The Siblings Peculiar dive into Harry Potter conspiracy theories.

The Siblings Peculiar [peh-kew-lair] dive into Harry Potter conspiracy theories.

After you see "Hidden Figures" (or read the book) check out Tom Wolfe's story of the same events. It's interesting to see the same events from a different perspective.

After you see "Hidden Figures" (or read the book) check out Tom Wolfe's story of the same events, sans mathematicians. It's interesting to see the same events from a different perspective; what's left out can be infuriating, but that's what's instructive. And fair dues to Wolfe, his book is a great read and he doesn't contradict the other version so much as leave it out -- possibly was unaware of it? -- concentrating on the story from the perspective of the astronauts, which is what makes the combination of these two versions a compelling, rounded history of this time and place.

 

 

The brief, obvious history of why Charles Dickens wrote "A Christmas Carol".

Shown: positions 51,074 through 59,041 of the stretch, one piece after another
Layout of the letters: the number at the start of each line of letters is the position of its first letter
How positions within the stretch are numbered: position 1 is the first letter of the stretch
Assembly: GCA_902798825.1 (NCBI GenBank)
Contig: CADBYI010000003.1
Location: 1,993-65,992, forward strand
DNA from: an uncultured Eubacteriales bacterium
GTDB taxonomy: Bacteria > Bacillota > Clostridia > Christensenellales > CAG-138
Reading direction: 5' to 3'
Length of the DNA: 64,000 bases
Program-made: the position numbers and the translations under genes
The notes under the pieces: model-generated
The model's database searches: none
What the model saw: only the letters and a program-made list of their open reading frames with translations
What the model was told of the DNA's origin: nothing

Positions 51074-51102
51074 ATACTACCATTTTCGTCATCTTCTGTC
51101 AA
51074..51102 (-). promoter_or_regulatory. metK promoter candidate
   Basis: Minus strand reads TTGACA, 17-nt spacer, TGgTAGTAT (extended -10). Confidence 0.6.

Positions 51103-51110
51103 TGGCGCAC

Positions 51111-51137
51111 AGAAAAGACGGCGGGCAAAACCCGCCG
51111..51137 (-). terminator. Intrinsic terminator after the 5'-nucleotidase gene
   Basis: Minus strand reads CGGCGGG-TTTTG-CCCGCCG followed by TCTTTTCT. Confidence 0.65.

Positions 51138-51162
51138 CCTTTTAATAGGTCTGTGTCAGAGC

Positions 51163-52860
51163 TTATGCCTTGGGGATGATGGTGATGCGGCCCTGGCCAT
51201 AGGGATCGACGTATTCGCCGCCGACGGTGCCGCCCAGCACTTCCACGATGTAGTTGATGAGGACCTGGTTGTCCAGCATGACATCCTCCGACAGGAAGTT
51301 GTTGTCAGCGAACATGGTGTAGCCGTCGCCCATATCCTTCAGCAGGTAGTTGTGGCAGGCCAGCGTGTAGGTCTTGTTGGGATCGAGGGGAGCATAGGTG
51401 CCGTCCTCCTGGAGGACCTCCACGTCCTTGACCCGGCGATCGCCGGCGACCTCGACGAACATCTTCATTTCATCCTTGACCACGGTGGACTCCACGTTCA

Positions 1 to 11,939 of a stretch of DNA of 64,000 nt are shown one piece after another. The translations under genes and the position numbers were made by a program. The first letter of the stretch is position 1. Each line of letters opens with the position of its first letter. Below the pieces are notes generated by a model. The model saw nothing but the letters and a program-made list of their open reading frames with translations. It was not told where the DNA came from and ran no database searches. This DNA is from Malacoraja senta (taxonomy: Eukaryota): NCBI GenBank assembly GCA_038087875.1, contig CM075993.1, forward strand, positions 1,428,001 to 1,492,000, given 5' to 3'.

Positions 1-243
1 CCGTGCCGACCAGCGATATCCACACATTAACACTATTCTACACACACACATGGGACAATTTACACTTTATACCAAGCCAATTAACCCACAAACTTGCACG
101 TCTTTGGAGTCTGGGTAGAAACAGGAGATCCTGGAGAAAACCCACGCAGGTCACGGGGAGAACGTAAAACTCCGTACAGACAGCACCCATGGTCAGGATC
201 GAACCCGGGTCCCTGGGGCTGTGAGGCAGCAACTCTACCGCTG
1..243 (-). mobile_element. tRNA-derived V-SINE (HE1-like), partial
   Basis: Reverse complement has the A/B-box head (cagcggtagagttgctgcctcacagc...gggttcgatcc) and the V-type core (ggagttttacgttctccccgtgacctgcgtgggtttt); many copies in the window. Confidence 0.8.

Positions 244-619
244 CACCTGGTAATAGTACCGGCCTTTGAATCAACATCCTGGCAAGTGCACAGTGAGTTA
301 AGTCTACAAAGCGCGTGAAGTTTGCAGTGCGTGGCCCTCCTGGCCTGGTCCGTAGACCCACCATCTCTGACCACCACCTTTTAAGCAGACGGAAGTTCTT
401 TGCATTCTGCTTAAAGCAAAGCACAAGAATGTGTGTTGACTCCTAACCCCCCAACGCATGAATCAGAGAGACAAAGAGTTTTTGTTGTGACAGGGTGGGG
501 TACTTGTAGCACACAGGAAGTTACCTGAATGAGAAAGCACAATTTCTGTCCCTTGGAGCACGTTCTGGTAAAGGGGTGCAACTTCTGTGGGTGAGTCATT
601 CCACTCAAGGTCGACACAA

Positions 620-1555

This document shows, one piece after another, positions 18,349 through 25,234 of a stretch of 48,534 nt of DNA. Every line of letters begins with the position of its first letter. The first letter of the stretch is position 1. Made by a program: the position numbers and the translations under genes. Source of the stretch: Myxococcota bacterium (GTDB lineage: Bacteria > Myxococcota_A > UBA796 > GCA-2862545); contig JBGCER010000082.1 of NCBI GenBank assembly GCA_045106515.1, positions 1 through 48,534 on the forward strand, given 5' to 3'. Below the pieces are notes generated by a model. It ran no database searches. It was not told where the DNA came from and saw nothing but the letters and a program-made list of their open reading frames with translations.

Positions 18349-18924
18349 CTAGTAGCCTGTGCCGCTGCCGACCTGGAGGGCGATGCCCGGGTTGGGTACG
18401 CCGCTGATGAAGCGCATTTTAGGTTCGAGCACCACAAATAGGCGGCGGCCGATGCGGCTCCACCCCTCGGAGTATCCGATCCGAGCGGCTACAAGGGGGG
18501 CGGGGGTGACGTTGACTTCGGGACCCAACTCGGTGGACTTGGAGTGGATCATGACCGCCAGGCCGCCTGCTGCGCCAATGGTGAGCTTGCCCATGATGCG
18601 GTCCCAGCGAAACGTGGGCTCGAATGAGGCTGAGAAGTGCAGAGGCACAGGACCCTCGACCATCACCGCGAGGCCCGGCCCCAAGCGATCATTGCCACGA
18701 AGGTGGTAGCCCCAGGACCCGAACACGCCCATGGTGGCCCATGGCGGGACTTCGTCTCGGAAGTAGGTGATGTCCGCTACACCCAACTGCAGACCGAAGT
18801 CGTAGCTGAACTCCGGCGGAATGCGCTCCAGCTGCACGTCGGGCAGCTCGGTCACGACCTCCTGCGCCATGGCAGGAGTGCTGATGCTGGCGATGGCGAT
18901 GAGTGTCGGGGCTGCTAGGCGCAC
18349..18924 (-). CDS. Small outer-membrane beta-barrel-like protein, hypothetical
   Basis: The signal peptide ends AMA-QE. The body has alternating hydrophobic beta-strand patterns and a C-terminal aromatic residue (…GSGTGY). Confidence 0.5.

Why Charles Dickens Wrote "A Christmas Carol"

The beloved story sold 6,000 copies in its first week in print and 15,000 in its first year

Charles_Dickens-A_Christmas_Carol-Title_page-First_edition_1843.jpg
The first edition of A Christmas Carol. The illustration on the left is of Mr. Fezziwig's ball, one of Scrooge's good memories. (Wikimedia Commons)
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There is a lot of mention of food in "A Christmas Carol."

Charles Dickens was quite popular touring the country doing readings of "A Christmas Carol."

If you missed mine, the Secret Museum Reading Series at the New York Public Library invited Neil Gaiman to read from the reading prompt Dickens wrote for himself. He did so.

The Jonathan Winters version, also using Dickens's script, is still a staple of National Public Radio's seasonal programming, though it's only available online in Windows Media or RealPlayer formats, which is a nice Dickensian touch for the digital age.

There is a lot of mention of food in "A Christmas Carol."